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This chapter is from the book

This chapter is from the book

DNS Planning Considerations

Since DNS is the preferred name resolution method in Windows 2000, it is one of the most important aspects of a migration. In fact, nearly all problems I have seen in the field with AD have stemmed from improperly configured DNS either on the client side, or on the server. From a planning perspective, there are three namespace scenarios we will be confronted with.

Three Namespace Scenarios

There are three scenarios that may exist when designing the namespace. The first, and most common in a pure NT environment, is there is no DNS infrastructure. If DNS is in use, it is only for Internet name resolution, and therefore is hosted by the ISP. The second scenario, and one that is common in heterogeneous environments, is that there is an existing DNS server, but it does not support SRV records. The last, and most rare, scenario is that there is an existing DNS server, and it supports SRV records. We will look at each of these scenarios below, and offer possible courses of action for each.

No existing DNS infrastructure

If there is no DNS server on the network, then the solution is easy: Use the Windows 2000 DNS server. This has the advantage of simplicity, and it allows for secure updates and AD integrated zones (which simplifies replication). While these are nice features, the most important feature for us is the support for the SRV resource records that are used to locate domain controllers and other services. In addition, the dynamic update feature reduces administrative maintenance.

Namespace overlap

AD namespace overlap occurs when you give AD the same domain name as an existing one. For example, if fullservice.net is the currently used domain, and it is also the name of the forest root, then there will be overlap. If there is overlap, then we need to make sure we have adequate DNS coverage. If the existing authoritative DNS server doesn't support SRV records, then we have to either upgrade the DNS server, or migrate it to the Windows 2000 DNS server. If we upgrade our DNS server, then we simply point AD to it.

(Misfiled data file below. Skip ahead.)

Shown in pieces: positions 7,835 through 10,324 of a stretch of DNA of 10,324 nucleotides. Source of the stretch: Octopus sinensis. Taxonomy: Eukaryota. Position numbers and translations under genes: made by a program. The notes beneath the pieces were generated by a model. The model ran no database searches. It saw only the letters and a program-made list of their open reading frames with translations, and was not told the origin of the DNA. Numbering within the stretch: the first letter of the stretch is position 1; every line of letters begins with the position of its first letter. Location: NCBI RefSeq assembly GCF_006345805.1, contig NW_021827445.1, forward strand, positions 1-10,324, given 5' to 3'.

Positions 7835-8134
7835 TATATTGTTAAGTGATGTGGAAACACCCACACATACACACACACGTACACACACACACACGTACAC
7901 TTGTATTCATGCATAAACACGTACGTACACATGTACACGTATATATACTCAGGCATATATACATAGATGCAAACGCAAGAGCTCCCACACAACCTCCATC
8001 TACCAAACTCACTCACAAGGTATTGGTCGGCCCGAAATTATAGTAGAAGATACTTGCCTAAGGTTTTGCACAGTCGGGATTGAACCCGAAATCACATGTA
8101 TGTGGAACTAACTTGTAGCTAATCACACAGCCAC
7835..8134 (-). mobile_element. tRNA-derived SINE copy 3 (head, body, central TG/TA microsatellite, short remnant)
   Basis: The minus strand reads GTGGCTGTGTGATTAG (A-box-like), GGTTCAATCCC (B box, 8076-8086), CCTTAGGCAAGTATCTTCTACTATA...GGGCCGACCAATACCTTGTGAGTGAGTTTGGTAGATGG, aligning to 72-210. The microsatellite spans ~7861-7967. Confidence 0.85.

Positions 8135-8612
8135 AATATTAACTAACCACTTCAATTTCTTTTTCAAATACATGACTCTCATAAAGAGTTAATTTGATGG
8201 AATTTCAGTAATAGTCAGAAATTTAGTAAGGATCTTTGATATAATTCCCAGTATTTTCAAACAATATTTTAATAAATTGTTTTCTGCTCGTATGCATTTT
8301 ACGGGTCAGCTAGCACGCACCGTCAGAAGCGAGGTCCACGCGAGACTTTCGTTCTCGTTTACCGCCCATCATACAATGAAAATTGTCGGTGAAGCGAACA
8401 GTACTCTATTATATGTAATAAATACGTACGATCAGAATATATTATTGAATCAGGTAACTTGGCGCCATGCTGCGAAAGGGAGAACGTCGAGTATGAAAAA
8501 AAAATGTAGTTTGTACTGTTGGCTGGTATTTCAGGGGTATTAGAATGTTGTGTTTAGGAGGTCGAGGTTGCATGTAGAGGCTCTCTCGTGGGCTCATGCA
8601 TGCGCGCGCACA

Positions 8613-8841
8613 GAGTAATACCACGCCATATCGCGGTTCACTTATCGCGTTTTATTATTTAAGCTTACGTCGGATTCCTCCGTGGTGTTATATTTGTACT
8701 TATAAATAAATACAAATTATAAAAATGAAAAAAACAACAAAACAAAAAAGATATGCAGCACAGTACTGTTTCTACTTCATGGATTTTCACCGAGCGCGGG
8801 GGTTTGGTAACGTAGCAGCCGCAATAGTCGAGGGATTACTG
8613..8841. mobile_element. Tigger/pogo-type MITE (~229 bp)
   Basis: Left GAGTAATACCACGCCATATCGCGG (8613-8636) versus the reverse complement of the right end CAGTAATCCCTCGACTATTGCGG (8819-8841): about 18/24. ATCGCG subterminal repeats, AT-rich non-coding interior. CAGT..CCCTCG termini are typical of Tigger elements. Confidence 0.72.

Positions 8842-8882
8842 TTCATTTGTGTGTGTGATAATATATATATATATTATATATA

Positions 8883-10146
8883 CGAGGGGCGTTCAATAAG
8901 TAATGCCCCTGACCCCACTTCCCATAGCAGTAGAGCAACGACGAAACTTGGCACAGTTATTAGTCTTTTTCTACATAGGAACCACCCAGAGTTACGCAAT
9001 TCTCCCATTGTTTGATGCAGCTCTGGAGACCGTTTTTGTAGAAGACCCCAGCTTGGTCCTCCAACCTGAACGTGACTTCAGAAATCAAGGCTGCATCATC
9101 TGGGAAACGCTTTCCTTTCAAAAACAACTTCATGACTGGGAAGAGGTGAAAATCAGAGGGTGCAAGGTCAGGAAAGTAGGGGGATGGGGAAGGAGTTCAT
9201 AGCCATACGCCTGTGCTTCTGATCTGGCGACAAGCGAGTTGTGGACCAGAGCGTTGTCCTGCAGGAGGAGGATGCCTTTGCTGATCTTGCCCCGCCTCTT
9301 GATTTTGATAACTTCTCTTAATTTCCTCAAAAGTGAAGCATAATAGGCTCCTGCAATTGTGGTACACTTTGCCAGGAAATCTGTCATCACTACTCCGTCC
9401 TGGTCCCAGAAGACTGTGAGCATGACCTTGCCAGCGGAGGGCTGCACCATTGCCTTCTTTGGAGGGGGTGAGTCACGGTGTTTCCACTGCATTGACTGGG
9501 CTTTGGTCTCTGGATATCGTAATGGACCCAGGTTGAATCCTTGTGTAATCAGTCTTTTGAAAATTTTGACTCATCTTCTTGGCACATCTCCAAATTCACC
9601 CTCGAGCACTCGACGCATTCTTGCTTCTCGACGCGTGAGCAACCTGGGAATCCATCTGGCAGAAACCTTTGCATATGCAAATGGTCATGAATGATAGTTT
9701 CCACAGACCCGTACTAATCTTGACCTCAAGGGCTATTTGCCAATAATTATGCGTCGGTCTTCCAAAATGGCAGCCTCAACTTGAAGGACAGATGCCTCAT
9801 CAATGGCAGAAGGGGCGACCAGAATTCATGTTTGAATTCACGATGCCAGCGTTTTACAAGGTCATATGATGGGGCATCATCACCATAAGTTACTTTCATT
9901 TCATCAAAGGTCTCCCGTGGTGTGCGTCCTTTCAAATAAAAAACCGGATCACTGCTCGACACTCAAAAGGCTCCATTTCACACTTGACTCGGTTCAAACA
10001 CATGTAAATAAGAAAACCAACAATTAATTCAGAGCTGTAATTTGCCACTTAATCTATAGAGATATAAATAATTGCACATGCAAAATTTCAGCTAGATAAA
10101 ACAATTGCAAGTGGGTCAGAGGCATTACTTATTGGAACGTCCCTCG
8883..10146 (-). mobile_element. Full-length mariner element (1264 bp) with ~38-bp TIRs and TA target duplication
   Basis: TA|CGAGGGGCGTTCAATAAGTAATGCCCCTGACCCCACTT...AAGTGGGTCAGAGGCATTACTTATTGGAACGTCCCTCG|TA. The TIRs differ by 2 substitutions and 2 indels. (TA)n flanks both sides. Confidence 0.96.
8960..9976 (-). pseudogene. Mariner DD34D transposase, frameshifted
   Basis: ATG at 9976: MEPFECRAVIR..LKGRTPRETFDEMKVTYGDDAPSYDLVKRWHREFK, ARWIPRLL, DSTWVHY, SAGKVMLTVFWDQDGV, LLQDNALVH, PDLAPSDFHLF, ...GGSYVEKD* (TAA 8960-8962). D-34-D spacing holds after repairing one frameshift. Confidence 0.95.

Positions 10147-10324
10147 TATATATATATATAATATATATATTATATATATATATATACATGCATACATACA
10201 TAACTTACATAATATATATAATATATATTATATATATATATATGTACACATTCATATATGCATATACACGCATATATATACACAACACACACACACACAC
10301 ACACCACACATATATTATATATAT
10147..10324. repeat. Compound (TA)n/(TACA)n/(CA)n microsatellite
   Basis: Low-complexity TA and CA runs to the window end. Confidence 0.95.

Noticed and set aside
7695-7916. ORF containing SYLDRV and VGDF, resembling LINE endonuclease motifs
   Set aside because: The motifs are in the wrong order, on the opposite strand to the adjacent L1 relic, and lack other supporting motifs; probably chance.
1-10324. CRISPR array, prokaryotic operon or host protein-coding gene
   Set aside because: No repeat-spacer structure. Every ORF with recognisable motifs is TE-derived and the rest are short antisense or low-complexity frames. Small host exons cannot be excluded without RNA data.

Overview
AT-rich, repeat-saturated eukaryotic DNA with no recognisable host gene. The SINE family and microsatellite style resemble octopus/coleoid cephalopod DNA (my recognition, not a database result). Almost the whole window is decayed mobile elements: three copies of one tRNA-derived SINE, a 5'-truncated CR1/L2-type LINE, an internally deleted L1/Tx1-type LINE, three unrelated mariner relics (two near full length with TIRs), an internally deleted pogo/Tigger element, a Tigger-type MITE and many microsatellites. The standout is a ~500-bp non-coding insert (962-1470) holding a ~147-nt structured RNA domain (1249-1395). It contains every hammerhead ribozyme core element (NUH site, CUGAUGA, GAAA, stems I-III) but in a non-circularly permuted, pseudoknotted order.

We can also migrate our existing DNS servers to Windows 2000. To do this, we introduce a Windows 2000 DNS server into the environment, make it a secondary DNS server for the existing DNS namespace, and then do a zone transfer. Next we make it a primary DNS server for the domain, and then we decommission the old one. This works rather well, and is actually pretty cool. Later, we can make it an AD integrated DNS server. This is actually my preferred scenario (and it really gets the goat of old Unix hacks—always an added bonus!).

There is of course, another option. We can delegate the zones that contain the DC with the specific records to the Windows 2000 DNS server. DNS management is often a political struggle; in order to avoid this pain, we can simply delegate the AD specific zones to our new Windows 2000 DNS server. The zones we need to delegate are:

  • _msdcs.fullservice.net
  • _TCP.fullservice.net
  • _udp.fullservice.net
  • _sites.fullservice.net

You can then AD integrate these four subdomains. This is, of course, much more complicated, and you do not want to do it on a wide scale, but you can do it for the root namespace. It is a solution I have implemented for a few clients. Then we allow the Windows 2000 DNS server to operate for the SRV records. Of course, we still need an A record for the host parent, and in a large domain this could be a problem. In a smaller domain it can be done by hand. You can then disable the A record creation on logon for the domain through the registry.

In summary, then, when the AD namespace overlaps with the existing namespace, you have a few choices as to how to handle it. If the authoritative DNS server does not support SRV records, then you can upgrade the server, migrate to Windows 2000 DNS, or delegate the zones that contain the DC specific records, to a Windows 2000 DNS server or other upgraded DNS servers. If, on the other hand, the authoritative DNS server supports SRV records, then you can either use it or migrate it to Windows 2000 DNS.